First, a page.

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The National Cotton Council Planting intention indicated an overall 3.7% reduction in planted acres of cotton since from last year.

February 20, 2024

4 Min Read
Planting Cotton
Weather and agronomic conditions are two factors that play a significant role in determining crop size, according to Jody Campiche, National Cotton Council Vice President, Economics & Policy Analysis.Brent Murphree

U.S. cotton producers intend to plant 9.8 million cotton acres this spring, down 3.7% from 2023, according to the National Cotton Council’s 43rd Annual Early Season Planting Intentions Survey.

Upland cotton intentions are 9.6 million acres, down 4.3% from 2023, while extra-long staple (ELS) intentions of 202,000 acres represent a 37.7% increase. The detailed survey results were announced today during the 2024 National Cotton Council Annual Meeting.

Dr. Jody Campiche, the NCC’s vice president, Economics & Policy Analysis, said, “Planted acreage is just one of the factors that will determine supplies of cotton and cottonseed. Ultimately, weather and agronomic conditions are among the factors that play a significant role in determining crop size.”

Using ten-year average abandonment rates along with a few state-level adjustments to account for current moisture conditions, Cotton Belt harvested area totals 8.1 million acres for 2024 with a U.S. abandonment rate of 17.9%.

Using the five-year average yield for the Southeast and the Midsouth and the 10-year average yield for the Southwest and the West generates a cotton crop of 14.6 million bales, with 14.0 million upland bales and 538,000 ELS bales.

Planting survey

The NCC questionnaire, mailed in mid-December 2023 to producers across the 17-state Cotton Belt, asked producers for the number of acres devoted to cotton and other crops in 2023 and the acres planned for the coming season. Survey responses were collected through mid-January.

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Campiche noted, “History has shown that U.S. farmers respond to relative prices when making planting decisions. As compared to average futures prices during the first quarter of 2023, all commodity prices were lower during the survey period, but cotton had the smallest decline. As a result, the price ratios of cotton to corn and soybeans were higher than in 2023. Based on historical price relationships, this would generally suggest an increase in cotton acreage. However, the 2024 crop year could go against that relationship due to high production costs relative to current prices.”


Southeast respondents indicate a 4.8% decline in cotton acreage to 2.1 million acres. In Alabama, the survey responses indicate an 8.8% decrease in cotton acreage. In Florida, respondents indicated 6.2% less cotton. Georgia growers expect to plant 0.6% less cotton, while the survey indicates a 12.6% decline in North Carolina’s cotton area. South Carolina growers expect to plant 3.3% less cotton, with Virginia growers reducing cotton acreage by 9.6%. According to the survey responses, the expected decline in cotton acres is due to an increase in corn, soybeans, and peanuts.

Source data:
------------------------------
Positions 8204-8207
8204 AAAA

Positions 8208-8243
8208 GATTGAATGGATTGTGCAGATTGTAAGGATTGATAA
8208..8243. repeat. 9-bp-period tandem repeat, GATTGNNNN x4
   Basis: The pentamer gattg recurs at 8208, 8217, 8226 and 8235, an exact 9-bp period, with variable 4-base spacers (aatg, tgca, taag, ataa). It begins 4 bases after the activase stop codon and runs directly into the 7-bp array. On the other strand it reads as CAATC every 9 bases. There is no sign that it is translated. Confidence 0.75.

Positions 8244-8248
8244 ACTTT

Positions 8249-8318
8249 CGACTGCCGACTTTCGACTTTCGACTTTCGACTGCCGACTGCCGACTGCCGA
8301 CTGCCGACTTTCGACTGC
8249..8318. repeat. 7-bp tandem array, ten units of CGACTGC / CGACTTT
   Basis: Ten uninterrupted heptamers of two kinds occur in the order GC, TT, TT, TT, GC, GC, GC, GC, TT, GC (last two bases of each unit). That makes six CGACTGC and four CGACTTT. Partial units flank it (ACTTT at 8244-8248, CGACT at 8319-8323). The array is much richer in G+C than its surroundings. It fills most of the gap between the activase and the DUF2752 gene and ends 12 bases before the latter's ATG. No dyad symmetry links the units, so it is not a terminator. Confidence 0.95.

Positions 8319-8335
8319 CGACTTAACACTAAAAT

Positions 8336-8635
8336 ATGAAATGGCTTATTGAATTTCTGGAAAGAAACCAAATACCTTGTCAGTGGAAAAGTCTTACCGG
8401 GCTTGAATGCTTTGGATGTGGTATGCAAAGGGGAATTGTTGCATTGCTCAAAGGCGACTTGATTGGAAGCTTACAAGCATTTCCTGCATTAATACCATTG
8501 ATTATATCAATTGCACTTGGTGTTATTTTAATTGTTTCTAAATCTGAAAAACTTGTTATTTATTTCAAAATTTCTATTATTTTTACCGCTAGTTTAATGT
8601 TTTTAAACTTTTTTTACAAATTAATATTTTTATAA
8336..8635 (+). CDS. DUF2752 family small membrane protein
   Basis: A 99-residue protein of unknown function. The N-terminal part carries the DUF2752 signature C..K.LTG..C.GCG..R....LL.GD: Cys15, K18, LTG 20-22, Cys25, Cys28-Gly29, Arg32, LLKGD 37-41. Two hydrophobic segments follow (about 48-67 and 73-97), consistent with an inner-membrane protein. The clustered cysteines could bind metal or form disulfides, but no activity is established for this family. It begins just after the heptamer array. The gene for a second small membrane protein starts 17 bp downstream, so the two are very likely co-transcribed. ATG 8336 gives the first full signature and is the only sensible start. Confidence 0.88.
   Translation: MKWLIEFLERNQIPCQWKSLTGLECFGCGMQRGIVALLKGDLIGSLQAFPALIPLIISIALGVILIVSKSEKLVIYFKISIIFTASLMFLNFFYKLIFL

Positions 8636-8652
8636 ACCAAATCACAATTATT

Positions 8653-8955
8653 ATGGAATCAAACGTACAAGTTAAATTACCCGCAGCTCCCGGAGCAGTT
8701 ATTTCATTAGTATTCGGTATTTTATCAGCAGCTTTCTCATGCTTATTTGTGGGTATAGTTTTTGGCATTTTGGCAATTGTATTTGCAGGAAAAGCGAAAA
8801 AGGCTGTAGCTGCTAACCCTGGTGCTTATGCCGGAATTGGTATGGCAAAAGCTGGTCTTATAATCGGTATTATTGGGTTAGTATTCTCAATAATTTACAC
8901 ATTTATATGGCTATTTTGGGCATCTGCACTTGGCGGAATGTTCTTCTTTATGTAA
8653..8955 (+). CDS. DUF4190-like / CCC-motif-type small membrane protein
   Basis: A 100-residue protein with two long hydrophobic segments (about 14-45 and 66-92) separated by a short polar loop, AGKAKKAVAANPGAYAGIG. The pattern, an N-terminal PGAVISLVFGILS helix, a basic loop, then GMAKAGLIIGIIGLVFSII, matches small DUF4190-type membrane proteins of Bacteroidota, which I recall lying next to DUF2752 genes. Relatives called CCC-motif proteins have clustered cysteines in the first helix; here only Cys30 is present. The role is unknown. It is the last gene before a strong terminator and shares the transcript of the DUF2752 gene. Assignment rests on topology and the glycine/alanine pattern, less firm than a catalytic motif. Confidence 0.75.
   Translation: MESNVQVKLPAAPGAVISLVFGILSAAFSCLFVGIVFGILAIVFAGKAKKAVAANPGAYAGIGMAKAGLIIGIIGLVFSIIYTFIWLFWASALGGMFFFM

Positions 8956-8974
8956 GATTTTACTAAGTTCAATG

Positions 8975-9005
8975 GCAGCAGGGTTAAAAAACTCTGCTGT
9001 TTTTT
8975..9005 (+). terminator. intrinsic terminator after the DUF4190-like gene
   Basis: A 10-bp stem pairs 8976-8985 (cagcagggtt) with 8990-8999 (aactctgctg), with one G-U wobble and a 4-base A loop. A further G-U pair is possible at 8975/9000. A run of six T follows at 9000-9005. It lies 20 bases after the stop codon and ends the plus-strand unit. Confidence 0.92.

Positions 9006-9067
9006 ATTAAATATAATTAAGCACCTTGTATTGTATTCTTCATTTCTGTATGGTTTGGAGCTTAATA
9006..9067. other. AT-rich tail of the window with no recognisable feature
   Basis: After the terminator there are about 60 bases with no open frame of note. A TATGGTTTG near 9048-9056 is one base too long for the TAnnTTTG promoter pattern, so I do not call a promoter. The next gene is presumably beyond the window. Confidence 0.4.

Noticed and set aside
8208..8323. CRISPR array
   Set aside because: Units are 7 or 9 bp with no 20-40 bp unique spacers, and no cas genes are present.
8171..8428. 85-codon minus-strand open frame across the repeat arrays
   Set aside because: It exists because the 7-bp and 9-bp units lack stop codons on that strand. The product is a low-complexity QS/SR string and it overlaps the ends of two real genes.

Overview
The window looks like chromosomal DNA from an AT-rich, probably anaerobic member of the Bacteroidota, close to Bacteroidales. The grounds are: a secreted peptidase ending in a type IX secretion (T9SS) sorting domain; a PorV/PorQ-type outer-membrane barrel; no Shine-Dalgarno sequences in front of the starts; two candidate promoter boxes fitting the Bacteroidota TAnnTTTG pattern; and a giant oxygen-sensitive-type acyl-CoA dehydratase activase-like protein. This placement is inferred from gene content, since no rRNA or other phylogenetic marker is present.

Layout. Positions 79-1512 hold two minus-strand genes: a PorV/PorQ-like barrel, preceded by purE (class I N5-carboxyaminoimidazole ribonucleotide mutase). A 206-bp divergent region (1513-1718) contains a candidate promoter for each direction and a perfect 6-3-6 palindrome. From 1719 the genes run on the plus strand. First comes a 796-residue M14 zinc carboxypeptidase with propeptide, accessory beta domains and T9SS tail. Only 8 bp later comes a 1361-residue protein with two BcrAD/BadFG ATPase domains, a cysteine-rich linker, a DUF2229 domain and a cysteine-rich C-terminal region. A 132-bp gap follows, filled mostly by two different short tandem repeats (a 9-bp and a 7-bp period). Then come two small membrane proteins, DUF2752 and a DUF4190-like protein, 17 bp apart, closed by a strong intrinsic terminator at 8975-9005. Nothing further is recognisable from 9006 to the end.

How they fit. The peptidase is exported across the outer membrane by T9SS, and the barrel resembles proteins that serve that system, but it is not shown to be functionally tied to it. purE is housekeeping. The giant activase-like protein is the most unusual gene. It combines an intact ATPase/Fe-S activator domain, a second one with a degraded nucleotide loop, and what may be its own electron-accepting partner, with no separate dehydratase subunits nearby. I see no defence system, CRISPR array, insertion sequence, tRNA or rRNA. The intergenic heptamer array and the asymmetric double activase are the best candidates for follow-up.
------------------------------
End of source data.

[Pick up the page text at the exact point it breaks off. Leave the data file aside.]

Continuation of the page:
Midsouth growers intend to plant 1.6 million acres, a decline of 2.4% from the previous year. In Arkansas, acreage is expected to decline by 7.3%, while Louisiana growers expect to plant 5.0% less cotton. In Mississippi, cotton acreage is expected to increase by 1.3%. Missouri growers expect to plant 0.3% more cotton, while Tennessee acreage is expected to decline by 0.8%. Survey responses suggest an increase in soybeans and ‘other crops’.


Growers in the Southwest intend to plant 5.2% less cotton. Kansas growers expect to plant 0.8% less cotton, while Oklahoma producers expect to reduce cotton acreage by 6.9%. Texas acreage is expected to decline by 5.1%. Southwest respondents indicated an increase in corn, sorghum and wheat for 2024.


In the West, upland cotton acreage is expected to increase by 21.5%. Upland cotton acreage is expected to increase by 3.7% in Arizona, 62.9% in California, and 46.9% in New Mexico. According to the survey responses, the expected increase in upland cotton acres is due to a decrease in corn and ‘other crops’.

ELS acreage is expected to increase by 37.7% in 2024. Arizona growers expect to plant 14.3% more ELS cotton, while California growers expect to plant 62.2% more ELS cotton. More normal weather conditions are expected to play a role in the increased acreage as excessively wet conditions in 2023 prevented some acres from being planted. New Mexico ELS cotton acreage is expected to decline by 42.1%, while Texas growers expect to plant 22.0% more ELS cotton. Overall, U.S. cotton growers intend to plant 202,000 ELS acres in 2024.

NCC delegates were reminded the expectations are a snapshot of intentions based on market conditions at survey time with actual plantings influenced by changing market conditions and weather. Producers will continue to monitor changes in commodity prices and input costs before finalizing their 2024 acreage decisions.

Since the survey period, cotton prices have increased while corn and soybean prices have further declined. The change in the price ratios could result in higher cotton acreage than reported on the NCC survey.


Source: National Cotton Council of America

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